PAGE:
They should NEVER be removed for a street fork build. ( a race build is another situation entirely)
If one is desperate for a few more mm of fork travel on bump, they can be trimmed down in height some, but not very much.
But why would someone doing street riding be so desperate for just a few more mm of travel on bump?
Good to know, but with double the spring rate with springs that are shorter, it looks like the springs themselves will bottom out before the upper will crash into the lower. I omitted the little cup because it blocked off some of the holes that had been enlarged as part of the emulator setup as well as the cup redirected fluid flow through the anti dive.

Keep in mind this is a bike that won't be pushed hard or taken to a motocross track, nor will I wheelie this bike.
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1965 PA-30 Twin Comanche
1985 Kawasaki GPZ900r
1999 Honda CBR1100XX
2005 Honda ST1300
2006 KLX250s
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Old 04-16-2018, 07:08 AM
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I've heard nothing but good about the gold valves, however, I've always heard the progressive springs.

I had 16" tires on my CB700S, the selection was pretty limited and NO RADIALS. It didn't seem to have a problem in stock form handling the twisties.

I looked at one of those GPZ, damn hard to find even 10 years ago. Now the 700S is damn hard to find and even the 919s aren't very common.

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Old 04-16-2018, 07:48 PM
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Originally Posted by filipinoaviator View Post
Good to know, but with double the spring rate with springs that are shorter, it looks like the springs themselves will bottom out before the upper will crash into the lower.
I've never dealt with antidive forks but something doesn't ring right in my mind re the above.
I can't believe anyone would assemble a fork knowing there is full spring coil bind before the design bump stroke has been reached.
My guess is that your new shorter springs, once correctly internally preloaded by the correct spacer length, will not coil bind at all if they are linear springs, and will just have some coil bind if they are progressives.

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Old 04-17-2018, 09:52 PM Thread Starter
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Originally Posted by mcromo44 View Post
I've never dealt with antidive forks but something doesn't ring right in my mind re the above.
I can't believe anyone would assemble a fork knowing there is full spring coil bind before the design bump stroke has been reached.
My guess is that your new shorter springs, once correctly internally preloaded by the correct spacer length, will not coil bind at all if they are linear springs, and will just have some coil bind if they are progressives.
I can't believe anyone would bottom out the forks even after a botched wheelie. I can't believe I'm still posting to WristTwisters in 2018, yet here we are. There's really not a lot of information available about these goofy bikes, so I figured I'd share my personal results.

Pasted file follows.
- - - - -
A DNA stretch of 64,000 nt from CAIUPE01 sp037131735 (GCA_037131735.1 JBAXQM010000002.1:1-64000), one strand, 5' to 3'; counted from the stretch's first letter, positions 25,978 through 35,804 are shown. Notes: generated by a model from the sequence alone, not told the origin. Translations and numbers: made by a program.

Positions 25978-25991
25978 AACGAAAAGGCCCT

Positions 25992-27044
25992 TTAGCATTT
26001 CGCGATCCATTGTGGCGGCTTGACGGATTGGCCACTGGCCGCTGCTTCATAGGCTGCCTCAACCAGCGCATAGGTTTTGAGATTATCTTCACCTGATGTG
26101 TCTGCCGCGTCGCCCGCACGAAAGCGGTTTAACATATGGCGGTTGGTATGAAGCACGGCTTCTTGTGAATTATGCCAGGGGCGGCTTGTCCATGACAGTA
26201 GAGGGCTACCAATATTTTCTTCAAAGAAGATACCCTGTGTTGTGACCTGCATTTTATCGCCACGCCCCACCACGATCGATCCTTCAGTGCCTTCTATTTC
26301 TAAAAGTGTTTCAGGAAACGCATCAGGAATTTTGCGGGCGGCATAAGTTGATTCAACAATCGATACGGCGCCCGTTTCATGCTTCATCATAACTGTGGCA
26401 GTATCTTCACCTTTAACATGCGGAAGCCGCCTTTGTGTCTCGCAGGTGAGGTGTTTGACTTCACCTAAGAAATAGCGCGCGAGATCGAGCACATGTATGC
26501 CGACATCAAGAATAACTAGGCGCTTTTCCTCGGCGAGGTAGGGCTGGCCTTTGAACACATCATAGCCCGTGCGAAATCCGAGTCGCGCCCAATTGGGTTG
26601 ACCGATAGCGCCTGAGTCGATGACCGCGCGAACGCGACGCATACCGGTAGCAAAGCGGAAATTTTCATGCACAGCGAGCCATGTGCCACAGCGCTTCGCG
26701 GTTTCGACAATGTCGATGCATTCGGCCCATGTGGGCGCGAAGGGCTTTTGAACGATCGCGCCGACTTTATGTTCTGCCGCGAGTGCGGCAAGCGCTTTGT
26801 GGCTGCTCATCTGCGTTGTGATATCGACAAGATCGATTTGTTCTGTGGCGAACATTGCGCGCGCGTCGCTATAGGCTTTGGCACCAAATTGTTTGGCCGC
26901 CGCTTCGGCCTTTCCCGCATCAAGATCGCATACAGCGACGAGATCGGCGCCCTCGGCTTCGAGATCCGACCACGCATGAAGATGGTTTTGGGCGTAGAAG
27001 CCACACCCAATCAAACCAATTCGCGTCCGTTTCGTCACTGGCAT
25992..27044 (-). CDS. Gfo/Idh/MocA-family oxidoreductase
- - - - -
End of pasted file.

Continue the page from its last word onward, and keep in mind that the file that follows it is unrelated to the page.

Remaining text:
Time will tell as to whether or not the setup will perform as intended. So far, so good.

1965 PA-30 Twin Comanche
1985 Kawasaki GPZ900r
1999 Honda CBR1100XX
2005 Honda ST1300
2006 KLX250s
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Old 04-17-2018, 10:03 PM Thread Starter
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Originally Posted by KarlJay View Post
I've heard nothing but good about the gold valves, however, I've always heard the progressive springs.

I had 16" tires on my CB700S, the selection was pretty limited and NO RADIALS. It didn't seem to have a problem in stock form handling the twisties.

I looked at one of those GPZ, damn hard to find even 10 years ago. Now the 700S is damn hard to find and even the 919s aren't very common.
I've heard the arguments for and against the progressive springs. Jim told me that the straight rate springs are the way to go so that's what I ordered.

I also splurged on a set of Michelin Pilot Activ tires since they're offered in the oddball sizes. The guy that mounted the tires cussed them like something fierce but was interested to hear about how they handle since he only rides on Michelin tires as well.

And I agree, there aren't a crazy number of GPZs around. I had to drive 5 hours to Kentucky to get this one! I also had a difficult time finding parts until I came across a european website with the kawasaki oem part numbers that I could cross reference to ronayers... As it turns out, the GPZ900r shares a lot of parts with Concours 1000.

1965 PA-30 Twin Comanche
1985 Kawasaki GPZ900r
1999 Honda CBR1100XX
2005 Honda ST1300
2006 KLX250s
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Old 04-18-2018, 05:54 AM
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Quote:
Originally Posted by filipinoaviator View Post
I can't believe anyone would bottom out the forks even after a botched wheelie. I can't believe I'm still posting to WristTwisters in 2018, yet here we are. There's really not a lot of information available about these goofy bikes, so I figured I'd share my personal results.

Time will tell as to whether or not the setup will perform as intended. So far, so good.
You'd be surprised how easy it is to put a 919 into the hydraulic snubber range (the last bit of bump stroke travel) with the front brake, as my fork's max bump stroke indicator has attested to.

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Old 04-18-2018, 06:28 PM
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Keep us up in the loop with the Ninja 9's suspension mods. Still have mine that I purchased new in 85. Bone stock......Except for the 86 Ninja 1000 engine and carbs
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That'll work........
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Old 04-19-2018, 08:48 PM
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Yeah keep us posted. Cheers mate.